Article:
Despite having a completely normal pregnancy, church volunteer Caroline and assistant pastor Al started to panic when by Christmas 2015 Flo had not managed to sit up, crawl or babble.

After a visit to their GP the family began an ’emotionally exhausting’ journey of physiotherapy, blood tests, MRIs and neurological scans before Flo was diagnosed with a static dysmyelinating disorder.

The rare condition, which presents itself in a similar to cerebral palsy, means the substance that transmits messages from the brain to the nervous system is too undeveloped to do its job.

Although they were relieved to finally have a diagnosis, Caroline said she and Al would not have made it through without the incredible support of their family, friends, church and charities like Designability and Home Start.

While Flo may never walk, she received an electronic buggy called a Wizzybug from Designability in September 2016 which has given the tot a new sense of independence.

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Being able to see Flo whizzing around in her buggy with other tots has been amazing for the mum and dad, who raised almost £3,000 for Designability by running the Oxford half marathon.

Caroline said: “At first when we realised Flo wasn’t doing things like sitting up or crawling we tried to tell ourselves that she was just going to do them in her own time.

“But by the time we got to Christmas, Flo was seven months old and she was struggling with everything. I looked at a list of the milestones she should have met and she hadn’t met any.

“I panicked but I never expected it would be anything like this. The next 12 months was just emotionally exhausting, we were constantly in and out of hospital for different tests.

“Flo just took it all as it came, it’s amazing. I don’t know anyone who likes being poked and prodded with needles but she has never let any of it phase her.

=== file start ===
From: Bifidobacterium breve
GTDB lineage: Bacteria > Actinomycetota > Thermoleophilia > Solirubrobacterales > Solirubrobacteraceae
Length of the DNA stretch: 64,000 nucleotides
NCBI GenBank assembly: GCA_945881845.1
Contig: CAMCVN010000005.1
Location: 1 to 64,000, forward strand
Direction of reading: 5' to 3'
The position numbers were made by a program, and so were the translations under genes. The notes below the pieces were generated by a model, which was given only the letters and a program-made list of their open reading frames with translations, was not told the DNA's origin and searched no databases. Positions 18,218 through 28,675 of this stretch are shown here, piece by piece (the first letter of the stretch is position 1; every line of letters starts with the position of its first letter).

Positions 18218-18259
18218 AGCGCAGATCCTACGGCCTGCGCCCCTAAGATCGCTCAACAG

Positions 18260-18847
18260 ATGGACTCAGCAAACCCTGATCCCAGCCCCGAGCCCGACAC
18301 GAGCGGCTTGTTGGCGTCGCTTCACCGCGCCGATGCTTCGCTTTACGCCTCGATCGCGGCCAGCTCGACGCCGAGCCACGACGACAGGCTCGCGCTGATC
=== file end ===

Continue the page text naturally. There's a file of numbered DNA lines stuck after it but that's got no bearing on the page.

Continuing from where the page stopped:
“The first six months were the most challenging because that’s when they were testing for and thankfully ruling out all the really horrendous things.

“I don’t know what we would have done without all the amazing support from our friends and family and the church. We have always had strong faith and we knew our prayers would help.

“We never told anyone when the doctors were testing for really awful things because we needed them to maintain hope while we were struggling.

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“When we finally got a diagnosis we were just relieved that we had an answer and we could start getting on with our lives. We are so fortunate that it is not progressive or life-threatening.

“This might not be what we expected for our little girl but you just take life as it comes.

“We have three amazing children and we wouldn’t love Flo any more or any less if she was more able.

“Everyday we get to see her make progress. I watch her going around in her Wizzybug and she is getting so much better at using it.

“She can chase around her friends in the playground and she can move about when she wants to. She also thinks it is hilarious to ram into things. It is incredible. We are so proud.”

To donate to Caroline’s JustGiving page, click here: https://www.justgiving.com/fundraising/carolinemcnicoll

Do you, or someone you know, have a similar story to tell? Get in touch today to earn £££ and raise awareness.